2022 Award Recipients
At H.S.A.’s 34th annual conference Dr. Régine Michelle Jean-Charles received our Award for Excellence; Dr. Charlene Désir received our Award for Service; and Edouard Duval-Carrié received our Florence Bellande Robertson Award.
You can read information of all three award recipients here.
Award for Excellence
Dr. Régine Michelle Jean-Charles
Dr. Régine Michelle Jean-Charles is a Black feminist literary scholar and cultural critic who works at the intersection of race, gender, and justice. She is the Director of Africana Studies, Dean’s Professor of Culture and Social Justice, and Professor of Africana Studies and Women’s, Gender and Sexuality Studies at Northeastern University in Boston, Massachusetts.
Jean-Charles has been a member of the Haitian Studies Association since 2005 and her contributions to the field of Haitian Studies are numerous. For nearly two decades (2001-2019) Jean-Charles served in leadership roles with A Long Walk Home, Inc, a national arts organization based in Chicago that empowers young people to end violence against girls and women. As a teacher, Jean-Charles has taught courses at Boston College and Northeastern University on Black feminism and politics, Haitian literature, and Black culture in the Francophone African diaspora while also reflecting on her pedagogy in articles and book chapters, such as “Getting Around the Poto Mitan: Reconstructing Haitian Womanhood in the Classroom” and “The Architecture of a Black Feminist Classroom: Pedagogical Praxis in ‘Where #BlacklivesMatter Meets #metoo.”
Jean-Charles’s commitment to justice for Haitians and people in the African diaspora also extends to her scholarship in the academic and public spheres. Her books, Conflict Bodies: The Politics of Rape Representation in the Francophone Imaginary (Ohio State University Press, 2014), Martin Luther King & The Trumpet of Conscience Today (Orbis Press, 2021), Looking for Other Worlds: Black Feminism and Haitian Fiction (University of Virginia Press, 2022) explore important ethical questions through the lens of Black feminisms, Haitian Studies, and literary studies. Her articles and book chapters in various forums address a variety of subjects such as the representation of Black girlhood in literature, Haitian/Dominican border politics, the politics and representation of gender-based violence and rape in literature, and Haitian feminist genealogies. To this body of scholarship, Jean-Charles has also emerged as a powerful advocate for the Haitian diaspora in the media. Her work has appeared in The Boston Globe, Ms. Magazine, WGBH, America Magazine, and Cognoscenti where she has weighed in on topics including #metoo, higher education, and issues affecting the Haitian diaspora.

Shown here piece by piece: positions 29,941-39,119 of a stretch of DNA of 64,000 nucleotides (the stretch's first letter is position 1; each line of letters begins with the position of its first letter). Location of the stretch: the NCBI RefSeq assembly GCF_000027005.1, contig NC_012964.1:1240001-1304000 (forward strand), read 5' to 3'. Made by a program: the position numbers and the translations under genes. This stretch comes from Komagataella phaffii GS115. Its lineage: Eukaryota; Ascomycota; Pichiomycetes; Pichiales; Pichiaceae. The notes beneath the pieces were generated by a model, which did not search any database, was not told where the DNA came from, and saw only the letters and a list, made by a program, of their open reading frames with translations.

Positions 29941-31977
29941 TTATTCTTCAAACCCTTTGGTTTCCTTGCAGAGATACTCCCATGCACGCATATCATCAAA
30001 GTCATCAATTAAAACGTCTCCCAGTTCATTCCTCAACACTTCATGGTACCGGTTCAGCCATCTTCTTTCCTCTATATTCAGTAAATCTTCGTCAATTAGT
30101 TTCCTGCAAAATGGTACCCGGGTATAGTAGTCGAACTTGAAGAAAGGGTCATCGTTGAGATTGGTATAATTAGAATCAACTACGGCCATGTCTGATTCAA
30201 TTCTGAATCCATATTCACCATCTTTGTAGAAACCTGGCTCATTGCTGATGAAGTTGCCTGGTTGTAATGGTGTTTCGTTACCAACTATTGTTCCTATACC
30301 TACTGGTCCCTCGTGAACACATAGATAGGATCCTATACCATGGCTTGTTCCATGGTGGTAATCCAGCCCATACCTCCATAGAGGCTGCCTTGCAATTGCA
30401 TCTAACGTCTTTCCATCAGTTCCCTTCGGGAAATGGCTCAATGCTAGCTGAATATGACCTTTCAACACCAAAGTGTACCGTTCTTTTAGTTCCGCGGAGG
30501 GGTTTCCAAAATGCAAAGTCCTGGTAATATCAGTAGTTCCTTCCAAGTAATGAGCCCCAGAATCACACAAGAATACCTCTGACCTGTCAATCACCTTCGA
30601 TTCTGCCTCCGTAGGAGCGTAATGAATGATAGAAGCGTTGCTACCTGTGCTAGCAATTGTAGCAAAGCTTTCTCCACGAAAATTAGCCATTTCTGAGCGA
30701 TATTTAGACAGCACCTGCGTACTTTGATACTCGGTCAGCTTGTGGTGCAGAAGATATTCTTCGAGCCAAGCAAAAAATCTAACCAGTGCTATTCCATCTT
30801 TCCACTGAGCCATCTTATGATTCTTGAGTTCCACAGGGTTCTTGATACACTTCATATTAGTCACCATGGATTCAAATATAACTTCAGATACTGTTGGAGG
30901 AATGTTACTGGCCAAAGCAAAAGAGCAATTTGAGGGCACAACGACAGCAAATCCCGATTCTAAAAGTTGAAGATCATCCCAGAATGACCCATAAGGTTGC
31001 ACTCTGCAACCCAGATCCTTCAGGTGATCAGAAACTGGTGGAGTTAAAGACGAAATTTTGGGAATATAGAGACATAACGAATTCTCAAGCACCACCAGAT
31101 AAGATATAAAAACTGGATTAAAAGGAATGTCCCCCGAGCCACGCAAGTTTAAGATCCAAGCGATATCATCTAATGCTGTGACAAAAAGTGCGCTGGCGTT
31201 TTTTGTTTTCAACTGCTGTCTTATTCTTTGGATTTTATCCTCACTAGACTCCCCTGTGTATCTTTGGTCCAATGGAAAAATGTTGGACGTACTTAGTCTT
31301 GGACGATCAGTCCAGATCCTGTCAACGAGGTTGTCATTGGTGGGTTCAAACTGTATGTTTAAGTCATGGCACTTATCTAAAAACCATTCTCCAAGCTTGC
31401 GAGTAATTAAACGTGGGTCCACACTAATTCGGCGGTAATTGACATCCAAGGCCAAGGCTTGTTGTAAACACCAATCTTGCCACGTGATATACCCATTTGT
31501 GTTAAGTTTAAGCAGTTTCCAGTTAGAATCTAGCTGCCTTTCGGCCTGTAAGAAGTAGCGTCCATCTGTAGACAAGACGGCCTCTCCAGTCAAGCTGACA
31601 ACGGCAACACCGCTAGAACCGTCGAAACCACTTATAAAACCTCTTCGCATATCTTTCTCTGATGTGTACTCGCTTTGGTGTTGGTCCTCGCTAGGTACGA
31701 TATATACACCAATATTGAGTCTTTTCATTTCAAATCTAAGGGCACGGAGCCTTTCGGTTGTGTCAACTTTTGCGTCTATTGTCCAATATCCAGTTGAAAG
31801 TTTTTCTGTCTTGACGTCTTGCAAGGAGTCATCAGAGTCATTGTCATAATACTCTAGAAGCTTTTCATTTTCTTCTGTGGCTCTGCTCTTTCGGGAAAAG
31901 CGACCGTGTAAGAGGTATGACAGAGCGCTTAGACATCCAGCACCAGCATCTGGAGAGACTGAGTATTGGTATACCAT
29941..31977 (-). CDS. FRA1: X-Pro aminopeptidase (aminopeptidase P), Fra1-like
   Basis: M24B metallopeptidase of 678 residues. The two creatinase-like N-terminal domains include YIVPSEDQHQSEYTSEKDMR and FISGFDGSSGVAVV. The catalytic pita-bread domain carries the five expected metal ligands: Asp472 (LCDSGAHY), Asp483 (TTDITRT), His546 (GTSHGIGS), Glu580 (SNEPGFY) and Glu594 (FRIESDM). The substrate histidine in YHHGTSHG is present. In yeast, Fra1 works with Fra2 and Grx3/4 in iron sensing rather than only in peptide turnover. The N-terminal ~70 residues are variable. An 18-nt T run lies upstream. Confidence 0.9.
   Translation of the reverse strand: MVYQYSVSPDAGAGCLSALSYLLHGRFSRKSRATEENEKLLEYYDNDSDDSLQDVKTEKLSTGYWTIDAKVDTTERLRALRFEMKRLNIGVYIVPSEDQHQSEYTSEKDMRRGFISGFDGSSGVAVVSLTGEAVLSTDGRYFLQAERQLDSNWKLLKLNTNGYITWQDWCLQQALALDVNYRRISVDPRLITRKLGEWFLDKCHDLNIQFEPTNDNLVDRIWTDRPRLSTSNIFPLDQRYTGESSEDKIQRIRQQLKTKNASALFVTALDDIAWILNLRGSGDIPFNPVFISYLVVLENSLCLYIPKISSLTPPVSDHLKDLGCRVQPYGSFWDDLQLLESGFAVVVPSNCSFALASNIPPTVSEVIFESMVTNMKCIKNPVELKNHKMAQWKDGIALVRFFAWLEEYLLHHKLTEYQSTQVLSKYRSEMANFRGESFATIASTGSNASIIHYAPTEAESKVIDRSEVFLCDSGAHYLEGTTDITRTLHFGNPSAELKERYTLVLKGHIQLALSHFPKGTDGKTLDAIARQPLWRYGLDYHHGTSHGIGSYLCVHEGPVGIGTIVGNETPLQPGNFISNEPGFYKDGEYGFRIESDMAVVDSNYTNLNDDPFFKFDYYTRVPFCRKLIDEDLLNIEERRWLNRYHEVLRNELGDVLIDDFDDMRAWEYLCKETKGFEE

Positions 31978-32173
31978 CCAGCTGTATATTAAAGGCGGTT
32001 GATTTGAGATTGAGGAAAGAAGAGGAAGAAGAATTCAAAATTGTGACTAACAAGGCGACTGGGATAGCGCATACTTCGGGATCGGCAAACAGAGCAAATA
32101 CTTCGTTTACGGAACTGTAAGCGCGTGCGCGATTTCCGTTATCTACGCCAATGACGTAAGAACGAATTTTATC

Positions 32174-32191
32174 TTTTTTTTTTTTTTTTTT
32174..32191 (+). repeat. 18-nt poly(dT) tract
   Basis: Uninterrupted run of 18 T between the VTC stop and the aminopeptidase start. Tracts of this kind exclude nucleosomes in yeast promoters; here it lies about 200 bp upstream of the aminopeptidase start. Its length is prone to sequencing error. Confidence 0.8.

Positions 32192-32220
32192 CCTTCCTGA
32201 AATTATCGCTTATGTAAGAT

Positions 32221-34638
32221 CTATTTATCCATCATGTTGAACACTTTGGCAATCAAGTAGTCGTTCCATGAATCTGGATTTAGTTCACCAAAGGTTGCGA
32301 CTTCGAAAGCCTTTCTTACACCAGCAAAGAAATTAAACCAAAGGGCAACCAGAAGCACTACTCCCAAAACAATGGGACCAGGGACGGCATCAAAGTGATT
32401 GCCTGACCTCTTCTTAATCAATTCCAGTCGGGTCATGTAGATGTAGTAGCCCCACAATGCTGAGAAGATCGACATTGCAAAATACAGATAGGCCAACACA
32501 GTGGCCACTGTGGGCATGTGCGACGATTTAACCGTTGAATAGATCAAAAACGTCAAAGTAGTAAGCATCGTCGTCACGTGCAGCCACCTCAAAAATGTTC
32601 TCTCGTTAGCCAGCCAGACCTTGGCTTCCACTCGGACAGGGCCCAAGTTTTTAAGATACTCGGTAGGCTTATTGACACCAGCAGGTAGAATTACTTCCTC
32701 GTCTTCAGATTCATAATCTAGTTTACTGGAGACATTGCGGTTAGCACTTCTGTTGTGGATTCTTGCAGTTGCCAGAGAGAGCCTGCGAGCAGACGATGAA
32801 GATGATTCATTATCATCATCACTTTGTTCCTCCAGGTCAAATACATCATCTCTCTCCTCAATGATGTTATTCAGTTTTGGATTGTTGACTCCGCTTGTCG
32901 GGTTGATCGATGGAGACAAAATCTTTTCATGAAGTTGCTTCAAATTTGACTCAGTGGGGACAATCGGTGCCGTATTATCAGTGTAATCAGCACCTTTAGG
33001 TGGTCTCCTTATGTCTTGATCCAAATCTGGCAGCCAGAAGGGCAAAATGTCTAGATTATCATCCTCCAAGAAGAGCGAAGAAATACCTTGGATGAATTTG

In the last two years, Jean-Charles’s public writing has been instrumental challenging harmful portrayals of Haitians in the media during the latter years of the Trump presidency, the confirmation of Amy Coney Barrett to the US Supreme Court, and the social and political unrest in Haiti following the assassination of Jovenel Moïse. Jean-Charles’s work is centered on advocacy and praxis; she demonstrates a commitment to intersectional feminism and social justice for Haiti, Haitian people and groups across the African Disapora.
Award for Service
Dr. Charlene Désir
Dr. Charlene Désir is a professor at Nova Southeastern University’s Abraham S. Fischler College of Education and School of Criminal Justice in Fort Lauderdale, Florida. Désir is committed to the academic, psycho-social, and spiritual development of immigrant people and disenfranchised populations. She provides assistance and guidance for personal, academic, and professional mastery through support programs, lectures, mentorship and coaching. Her research expertise, professional experience and cultural work is in children development, Pan African spirituality, and Black Psychology
She received her doctorate from the Harvard Graduate School of Education. As a professor and scholar-educator, Désir’s academic interest is in the social, psychological, and spiritual adjustment of immigrants, specifically psycho-social trauma, and how psychosocial issues affect social, cognitive, identity, and spiritual development. Désir’s work also looks at school social curriculum, psycho-social trauma occurring in schools, and how psycho-social issues affect students. Désir has presented various papers on the topic of immigrant students and their adjustment to life in the United States. She has published numerous journal articles and papers on the topic of immigrant identity, spirituality, and becoming a reflective researcher.